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Godden illuminatingly extends discussions of Faulkner beyond the familiar Sound and the Fury--Absalom, Absalom
Few modern researchers, if any, have done so much consistently, astutely, sensitively, soberly, elegantly, and illuminatingly to bring out of the shadows an important, yet ignored, colonial-time Indian scholar than Sadhana Naithani has done with Pandit Ram Gharib Chaube (late 1850s-1914).
That's the case with this month's American Theatre, which offers some ingenious, inspiring and illuminatingly specific takes on the three very general categories above.
Still, Hornsby's discussions of the northern fisheries and fur trades (in chapter 2 where they are illuminatingly considered alongside the sugar colonies) are as deft and clear and as useful summaries of these important early 'Canadian' enterprises as we have, and there is a welcome liveliness and freshness to almost all of this book's arguments.
But in some instances the line between overgeneralization and illuminatingly sweeping statement is blurred.
Appropriately, the collection concludes with the testimony of the actors themselves: Maggie Steed and Mark Rylance, illuminatingly interviewed by Colin Chambers and Martin White respectively.
Johnston illuminatingly discusses the challenges presented to the biographer by William Wordsworth's own self-creation as a Romantic figure.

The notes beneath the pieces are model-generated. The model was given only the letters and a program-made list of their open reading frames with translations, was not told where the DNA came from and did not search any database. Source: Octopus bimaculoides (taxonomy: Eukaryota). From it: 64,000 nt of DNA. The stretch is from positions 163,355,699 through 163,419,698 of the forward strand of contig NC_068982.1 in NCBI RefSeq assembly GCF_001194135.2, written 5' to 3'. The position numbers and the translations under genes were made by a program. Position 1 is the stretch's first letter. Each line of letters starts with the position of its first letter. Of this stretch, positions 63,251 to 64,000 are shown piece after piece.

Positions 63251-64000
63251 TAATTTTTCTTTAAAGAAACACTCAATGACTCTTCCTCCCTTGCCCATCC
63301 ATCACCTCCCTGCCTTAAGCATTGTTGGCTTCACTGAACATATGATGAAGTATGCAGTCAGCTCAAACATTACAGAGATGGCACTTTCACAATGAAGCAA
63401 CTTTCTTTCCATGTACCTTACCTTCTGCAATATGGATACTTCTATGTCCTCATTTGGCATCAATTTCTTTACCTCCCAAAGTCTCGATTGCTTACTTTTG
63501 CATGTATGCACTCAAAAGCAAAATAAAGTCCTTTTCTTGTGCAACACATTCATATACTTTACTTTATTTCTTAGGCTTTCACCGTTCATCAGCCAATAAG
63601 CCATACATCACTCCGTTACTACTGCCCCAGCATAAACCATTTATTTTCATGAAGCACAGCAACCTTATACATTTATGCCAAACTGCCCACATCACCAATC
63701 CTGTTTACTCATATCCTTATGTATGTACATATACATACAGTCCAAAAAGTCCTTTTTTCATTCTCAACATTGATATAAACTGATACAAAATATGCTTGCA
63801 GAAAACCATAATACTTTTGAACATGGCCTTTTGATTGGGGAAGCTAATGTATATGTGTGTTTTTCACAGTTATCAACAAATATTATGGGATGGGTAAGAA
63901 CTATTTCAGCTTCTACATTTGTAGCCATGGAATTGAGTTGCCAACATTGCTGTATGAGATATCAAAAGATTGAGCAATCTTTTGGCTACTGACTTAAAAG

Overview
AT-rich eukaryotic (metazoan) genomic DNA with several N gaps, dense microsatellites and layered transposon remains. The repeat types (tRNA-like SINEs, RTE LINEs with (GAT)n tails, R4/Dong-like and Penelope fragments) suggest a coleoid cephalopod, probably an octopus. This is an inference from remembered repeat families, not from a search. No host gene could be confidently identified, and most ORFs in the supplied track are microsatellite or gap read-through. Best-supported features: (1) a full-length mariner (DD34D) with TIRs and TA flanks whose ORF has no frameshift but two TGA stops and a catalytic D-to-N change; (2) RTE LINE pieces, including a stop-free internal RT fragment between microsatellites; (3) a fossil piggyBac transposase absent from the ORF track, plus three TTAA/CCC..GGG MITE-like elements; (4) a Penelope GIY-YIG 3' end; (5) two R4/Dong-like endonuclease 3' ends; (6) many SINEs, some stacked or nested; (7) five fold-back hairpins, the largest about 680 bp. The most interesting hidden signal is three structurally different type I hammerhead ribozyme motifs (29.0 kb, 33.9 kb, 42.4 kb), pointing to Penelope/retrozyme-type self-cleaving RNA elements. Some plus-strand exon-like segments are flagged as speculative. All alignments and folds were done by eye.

Far from it: he remains, all this notwithstanding, deeply and illuminatingly French.
In other words--and these are always the words, the illuminatingly touching circumlocutions Derrida and Nancy speak to each other and to us--there is no depth without surface, no spirit without a body embodying and demarcating it, no territory without limit, no access without the threshold and trial of entry.
In our view, regulation is pervaded by life-life tradeoffs, and criminal law is illuminatingly analyzed as a form of regulation.
Professor Cleveland illuminatingly discusses Justice Jackson's Youngstown concurrence in her essay in this symposium.
The editors illuminatingly evoke for us the long tradition within which Johnson speaks so (the lexicographer's pains, taken in both senses), and this without in any way lessening the personal pathos of this, a conclusion in which almost everything is concluded and included.